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Vaccine. 2014 Feb 26;32(10):1199-204. doi: 10.1016/j.vaccine.2013.08.041. Epub 2013 Sep 24.

Comparison of virus shedding after lived attenuated and pentavalent reassortant rotavirus vaccine.

Author information

1
Department of Pediatrics, Chang Gung Children's Hospital, Chang Gung Memorial Hospital, Chang Gung University, College of Medicine, Taoyuan, Taiwan.
2
Research and Diagnostics, Centers for Disease Control, Department of Health, Taiwan.
3
Institute of Population Health Sciences, National Health Research Institutes, Taiwan.
4
Division of Biostatistics, Graduate Institute of Epidemiology and Preventive Medicine, National Taiwan University, Taipei, Taiwan; Department of Anesthesiology, Taipei Veterans General Hospital and National Yang-Ming University School of Medicine, Taipei, Taiwan.
5
Department of Pediatrics, Chang Gung Children's Hospital, Chang Gung Memorial Hospital, Chang Gung University, College of Medicine, Taoyuan, Taiwan. Electronic address: ychuang@adm.cgmh.org.tw.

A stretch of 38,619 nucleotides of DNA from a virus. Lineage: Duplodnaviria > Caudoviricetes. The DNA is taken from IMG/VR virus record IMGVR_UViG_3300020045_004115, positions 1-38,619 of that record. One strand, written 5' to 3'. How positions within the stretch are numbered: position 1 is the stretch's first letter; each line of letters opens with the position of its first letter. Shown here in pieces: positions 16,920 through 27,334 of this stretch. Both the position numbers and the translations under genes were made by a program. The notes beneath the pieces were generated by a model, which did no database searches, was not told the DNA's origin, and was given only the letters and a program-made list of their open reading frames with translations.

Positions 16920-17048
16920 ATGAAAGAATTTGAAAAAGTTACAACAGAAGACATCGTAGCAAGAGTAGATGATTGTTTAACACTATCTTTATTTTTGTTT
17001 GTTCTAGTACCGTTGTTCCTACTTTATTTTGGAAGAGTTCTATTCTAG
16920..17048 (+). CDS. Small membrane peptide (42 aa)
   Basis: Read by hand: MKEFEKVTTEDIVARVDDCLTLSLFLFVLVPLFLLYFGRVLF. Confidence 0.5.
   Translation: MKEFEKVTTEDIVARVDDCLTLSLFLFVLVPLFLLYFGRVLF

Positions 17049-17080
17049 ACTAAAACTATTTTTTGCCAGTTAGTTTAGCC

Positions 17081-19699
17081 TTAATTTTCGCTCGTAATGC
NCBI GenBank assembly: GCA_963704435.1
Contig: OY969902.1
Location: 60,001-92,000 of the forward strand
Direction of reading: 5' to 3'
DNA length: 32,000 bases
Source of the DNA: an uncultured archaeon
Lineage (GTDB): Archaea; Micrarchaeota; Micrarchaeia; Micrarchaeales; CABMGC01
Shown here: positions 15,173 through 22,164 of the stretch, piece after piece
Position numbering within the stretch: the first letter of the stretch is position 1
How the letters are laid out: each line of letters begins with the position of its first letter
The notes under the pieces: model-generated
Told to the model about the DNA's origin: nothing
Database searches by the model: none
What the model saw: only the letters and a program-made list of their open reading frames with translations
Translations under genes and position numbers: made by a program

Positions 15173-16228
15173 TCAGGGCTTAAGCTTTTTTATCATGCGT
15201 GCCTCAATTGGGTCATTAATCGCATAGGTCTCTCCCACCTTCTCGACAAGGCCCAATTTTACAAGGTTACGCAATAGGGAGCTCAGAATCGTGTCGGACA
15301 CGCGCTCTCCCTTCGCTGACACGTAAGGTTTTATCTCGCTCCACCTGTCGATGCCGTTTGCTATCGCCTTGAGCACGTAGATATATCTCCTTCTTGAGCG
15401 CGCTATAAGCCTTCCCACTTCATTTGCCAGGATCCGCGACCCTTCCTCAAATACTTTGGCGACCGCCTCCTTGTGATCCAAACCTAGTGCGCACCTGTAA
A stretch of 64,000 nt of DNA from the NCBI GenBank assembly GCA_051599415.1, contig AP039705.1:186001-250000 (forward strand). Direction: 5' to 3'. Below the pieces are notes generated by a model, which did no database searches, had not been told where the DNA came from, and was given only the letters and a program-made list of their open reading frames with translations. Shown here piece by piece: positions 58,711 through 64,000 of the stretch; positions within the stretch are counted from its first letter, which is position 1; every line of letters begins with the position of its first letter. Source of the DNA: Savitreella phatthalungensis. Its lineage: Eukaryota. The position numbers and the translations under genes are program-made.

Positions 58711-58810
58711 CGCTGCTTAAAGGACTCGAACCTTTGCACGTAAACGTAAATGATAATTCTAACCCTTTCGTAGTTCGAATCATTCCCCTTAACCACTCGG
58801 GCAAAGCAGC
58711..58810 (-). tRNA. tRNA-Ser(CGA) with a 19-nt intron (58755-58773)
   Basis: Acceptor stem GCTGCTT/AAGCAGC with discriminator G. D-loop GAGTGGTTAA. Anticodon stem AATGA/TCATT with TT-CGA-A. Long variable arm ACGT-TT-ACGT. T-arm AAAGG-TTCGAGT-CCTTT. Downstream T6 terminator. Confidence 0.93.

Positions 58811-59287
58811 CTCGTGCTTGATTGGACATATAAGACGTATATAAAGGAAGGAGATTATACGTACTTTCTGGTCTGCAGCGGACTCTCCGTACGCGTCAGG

Abstract

Transmission of rotavirus vaccine or vaccine-reassortant strains to unvaccinated contacts has been reported. Therefore, it is essential to evaluate and characterize the nature of vaccine-virus shedding among rotavirus vaccine recipients. Two groups of healthy infants who received a complete course of RotaTeq (RV5) or Rotarix (RV2) were enrolled (between March 2010 and June 2011) to compare fecal shedding for one month after each vaccine dose. Shedding was assessed using both enzyme immunoassay (EIA) and real-time reverse transcription-polymerase chain reaction (RT-PCR). Eighty-seven infants (34 girls and 53 boys) were enrolled in the study. After the first vaccine dose, the peak time of virus shedding occurred between day 4 and day 7, with positive detection rates of 80-90% by real-time RT-PCR and 20-30% by EIA. In both groups, vaccine shedding occurred as early as one day and as late as 25-28 days. Mixed effects logistic regression analysis of real-time RT-PCR data showed no significant differences between two groups when shedding rates were compared after the first vaccine dose (odds ratio [OR] 1.26; P=0.71) or after the second vaccine dose (odds ratio [OR] 1.26; P=0.99). However, infants receiving RV2 shed significantly higher viral loads than those receiving RV5 when compared after the first vaccine dose (P=0.001) and after the second dose (P=0.039). In terms of shedding rates detected by real-time RT-PCR, vaccine uptake of RV5 or RV2 among infants in Taiwan was comparable. Clinical significance of higher shedding viral loads in RV2 should be further observed.

KEYWORDS:

Rotavirus vaccine; Shedding

PMID:
24076325
DOI:
10.1016/j.vaccine.2013.08.041
[Indexed for MEDLINE]

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